Given a two-dimensional binary matrix, find the largest square submatrix with all 1s.

Input: [

[1, 0, 0],

[0, 1, 1],

[0, 1, 1]

]

Output: 2

The 1s in bold form a square submatrix 2x2 with all 1s. That’s the largest one. Length of its side is 2.

Notes

Input Parameters: There are three arguments, n, m, mat denoting the number of rows, number of columns of the matrix and the two-dimensional matrix of integers.

Output: Return an integer, the length of the side of the largest square submatrix with all 1s.

● 1 <= n, m <= 1000

**Solution**

We provided three solutions.

In this approach we assume every cell in the matrix as the top-left. We iterate over the matrix and try to see what is the maximum size of the square submatrix with all 1s we can find.

O( (n*m)^2) where n is number of rows of matrix and m is number of columns in the input.

To visit each cell and choose it as top-left cell of the square submatrix take O(n*m) time. Now to calculate the maximum size of the square submatrix we start looking if it is feasible for a size 1 matrix, then for size 2 and so on. Next is to check if the corresponding size is possible or not. Since it is possible to have a square submatrix of all 1s for (size-1). So, for a submatrix of size, it can be done by two linear traversal one row wise and another column wise for the last row and last column of the submatrix.

The time complexity for this step is O(min(m,n)) * (2*O(min(m,n)) → O(n*m). Therefore, the total time complexity becomes O(n*m)*O(n*m) → O((m*n)^2).

O(1). Since we are only traversing on the original matrix without storing anything extra.

O(n*m) where n is number of rows of matrix and m is number of columns in the input.

For storing input it will take space of O(n*m) and auxiliary space used is O(1).

O(n*m) + O(1) → O(n*m).

`2) other_solution:`

`In this solution, we approach the problem dynamically. `

`Let’s first decide a state for our DP solution. Here we choose state(i, j), which will tell us the maximum size of the square submatrix with all 1s considering the cell (i, j) as the bottom-right most cell of the sub matrix. Now, we see that for a state(i, j), its value can be computed using the below state relation:`

`state(i, j) = min(state(i, j-1) ,state(i-1, j) ,state(i-1, j-1)) + 1 if mat[i][j] = 1`

`state(i, j) = 0 otherwise.`

`Now we just add memorization to the above states, So that we do not calculate the same state more than once. As discussed till now, our DP state will look something like dp[n][m]. But here is one catch. If you observe carefully then to calculate a particular state we only look to its neighbouring 3 states. So, there is no requirement to cache all the state. Will simply cache the corresponding 3 states and it solves our problem. As described in the above state relation, two lookup states belong to the row just above the current state and one state lies in the same row and just in the previous column of the current state. Hence, we will now only maintain a linear memorization table that caches the state solutions of the previous row. The same memorization table is updated every time we calculate a state so that it can be used for the states that belong to the next row. Kindly, refer to the solution for better understanding.`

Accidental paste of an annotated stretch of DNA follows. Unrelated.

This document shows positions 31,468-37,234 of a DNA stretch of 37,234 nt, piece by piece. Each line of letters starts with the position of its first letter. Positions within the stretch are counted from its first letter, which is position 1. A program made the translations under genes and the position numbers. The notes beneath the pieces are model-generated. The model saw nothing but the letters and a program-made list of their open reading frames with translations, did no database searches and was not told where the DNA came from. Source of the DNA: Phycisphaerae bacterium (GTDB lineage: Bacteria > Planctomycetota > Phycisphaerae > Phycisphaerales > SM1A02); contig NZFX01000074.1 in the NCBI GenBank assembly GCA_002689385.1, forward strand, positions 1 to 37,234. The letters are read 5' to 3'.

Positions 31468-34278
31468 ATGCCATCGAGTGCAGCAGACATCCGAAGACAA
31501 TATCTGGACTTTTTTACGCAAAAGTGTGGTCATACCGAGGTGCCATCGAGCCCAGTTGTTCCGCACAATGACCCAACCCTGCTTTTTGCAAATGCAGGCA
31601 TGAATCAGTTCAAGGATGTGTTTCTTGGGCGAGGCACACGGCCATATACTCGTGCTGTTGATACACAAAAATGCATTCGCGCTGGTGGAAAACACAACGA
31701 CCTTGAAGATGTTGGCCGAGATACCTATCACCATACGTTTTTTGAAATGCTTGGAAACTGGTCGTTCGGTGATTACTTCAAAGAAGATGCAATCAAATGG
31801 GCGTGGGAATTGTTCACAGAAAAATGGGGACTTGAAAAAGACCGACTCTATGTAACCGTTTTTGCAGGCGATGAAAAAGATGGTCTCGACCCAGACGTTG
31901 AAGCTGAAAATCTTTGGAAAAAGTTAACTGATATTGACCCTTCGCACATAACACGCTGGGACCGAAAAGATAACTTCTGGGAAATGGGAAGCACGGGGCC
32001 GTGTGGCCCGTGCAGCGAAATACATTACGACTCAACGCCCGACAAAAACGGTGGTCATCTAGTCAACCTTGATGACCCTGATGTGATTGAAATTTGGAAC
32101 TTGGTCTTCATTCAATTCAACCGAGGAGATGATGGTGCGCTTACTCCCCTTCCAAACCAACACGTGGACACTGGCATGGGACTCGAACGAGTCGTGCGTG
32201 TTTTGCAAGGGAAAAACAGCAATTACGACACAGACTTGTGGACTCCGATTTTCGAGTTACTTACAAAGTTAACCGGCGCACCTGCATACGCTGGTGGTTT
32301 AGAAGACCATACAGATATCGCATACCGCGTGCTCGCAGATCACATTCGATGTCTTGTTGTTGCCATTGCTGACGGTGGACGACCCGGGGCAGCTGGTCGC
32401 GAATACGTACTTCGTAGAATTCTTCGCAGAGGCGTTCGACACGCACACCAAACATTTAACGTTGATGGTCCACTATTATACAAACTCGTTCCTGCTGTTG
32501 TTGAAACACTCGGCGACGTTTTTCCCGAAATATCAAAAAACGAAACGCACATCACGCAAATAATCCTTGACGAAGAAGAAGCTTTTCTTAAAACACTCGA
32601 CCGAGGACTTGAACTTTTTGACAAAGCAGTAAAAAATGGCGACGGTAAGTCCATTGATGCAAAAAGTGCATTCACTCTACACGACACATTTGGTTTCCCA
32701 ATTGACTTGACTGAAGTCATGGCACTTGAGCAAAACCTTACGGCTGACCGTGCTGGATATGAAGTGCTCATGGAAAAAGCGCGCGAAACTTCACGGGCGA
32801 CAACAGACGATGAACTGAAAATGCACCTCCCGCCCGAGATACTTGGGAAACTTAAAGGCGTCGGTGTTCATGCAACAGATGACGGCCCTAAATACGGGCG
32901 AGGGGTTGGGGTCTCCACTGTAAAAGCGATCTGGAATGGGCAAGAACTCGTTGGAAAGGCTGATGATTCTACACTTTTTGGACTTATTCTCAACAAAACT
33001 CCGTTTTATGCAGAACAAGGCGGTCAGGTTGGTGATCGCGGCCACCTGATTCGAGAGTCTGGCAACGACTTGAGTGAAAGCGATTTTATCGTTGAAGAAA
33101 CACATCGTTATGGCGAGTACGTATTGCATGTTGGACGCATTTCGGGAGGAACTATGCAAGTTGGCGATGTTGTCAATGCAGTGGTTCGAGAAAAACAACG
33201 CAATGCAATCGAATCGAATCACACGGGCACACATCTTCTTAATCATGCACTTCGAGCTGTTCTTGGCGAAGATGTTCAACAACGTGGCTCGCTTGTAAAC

`Time Complexity:`

`O(n*m) where n is number of rows of matrix and m is number of columns of matrix.`

`As there are a total of m*n states and each state is being calculated only once and to calculate each state me make three lookups. Hence, the time complexity of the dp solution is (number of states) * (number of state lookups) → O(n*m) * 3 → O(m*n).`

`Auxiliary Space Used:`

`O(m) where m is the number of columns of the matrix.`

`As we are storing the dp array of size equal to column of matrix while iterating over matrix.`

`Space Complexity:`

`O(n*m) where n is number of rows of matrix and m is number of columns of matrix.`

`To store input matrix, it will take O(n*m), the size of the given matrix mat and auxiliary space used id O(m).`

`So, O(n*m) + O(m) → O(n*m).`

`3) optimal_solution:`

`The approach in this solution is the same as the other_solution that uses the same dynamic programming state relation. Here, instead of taking an auxiliary memory we use the provided input matrix to store the DP state and once when all the DP states are computed and we have our answer.`

`Time Complexity:`

`O(n*m). Same as other_solution O(n*m) as the algorithm remains the same.`

`Auxiliary Space Used:`

`O(1). Since we are using the original input matrix to store DP states.`

`Space Complexity:`

`O(n*m) where n is number of rows of matrix and m is number of columns of matrix. For storing input it will take space of O(n*m) and auxiliary space used is O(1).`

`So, O(n*m) + O(1) → O(n*m).`

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